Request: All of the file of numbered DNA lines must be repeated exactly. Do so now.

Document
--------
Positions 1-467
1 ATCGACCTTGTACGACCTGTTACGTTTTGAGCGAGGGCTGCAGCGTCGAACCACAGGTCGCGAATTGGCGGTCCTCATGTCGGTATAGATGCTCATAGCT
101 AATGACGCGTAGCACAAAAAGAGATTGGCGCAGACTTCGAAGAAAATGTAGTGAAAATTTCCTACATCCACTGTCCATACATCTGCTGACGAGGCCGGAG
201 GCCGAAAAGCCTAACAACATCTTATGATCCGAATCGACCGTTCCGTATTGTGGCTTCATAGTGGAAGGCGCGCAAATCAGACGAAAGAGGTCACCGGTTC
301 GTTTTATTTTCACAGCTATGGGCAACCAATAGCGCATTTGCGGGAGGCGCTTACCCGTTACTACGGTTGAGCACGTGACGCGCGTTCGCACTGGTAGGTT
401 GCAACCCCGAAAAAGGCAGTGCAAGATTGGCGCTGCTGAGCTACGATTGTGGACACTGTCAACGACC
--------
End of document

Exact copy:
Positions 1-467
1 ATCGACCTTGTACGACCTGTTACGTTTTGAGCGAGGGCTGCAGCGTCGAACCACAGGTCGCGAATTGGCGGTCCTCATGTCGGTATAGATGCTCATAGCT
101 AATGACGCGTAGCACAAAAAGAGATTGGCGCAGACTTCGAAGAAAATGTAGTGAAAATTTCCTACATCCACTGTCCATACATCTGCTGACGAGGCCGGAG
201 GCCGAAAAGCCTAACAACATCTTATGATCCGAATCGACCGTTCCGTATTGTGGCTTCATAGTGGAAGGCGCGCAAATCAGACGAAAGAGGTCACCGGTTC
301 GTTTTATTTTCACAGCTATGGGCAACCAATAGCGCATTTGCGGGAGGCGCTTACCCGTTACTACGGTTGAGCACGTGACGCGCGTTCGCACTGGTAGGTT
401 GCAACCCCGAAAAAGGCAGTGCAAGATTGGCGCTGCTGAGCTACGATTGTGGACACTGTCAACGACC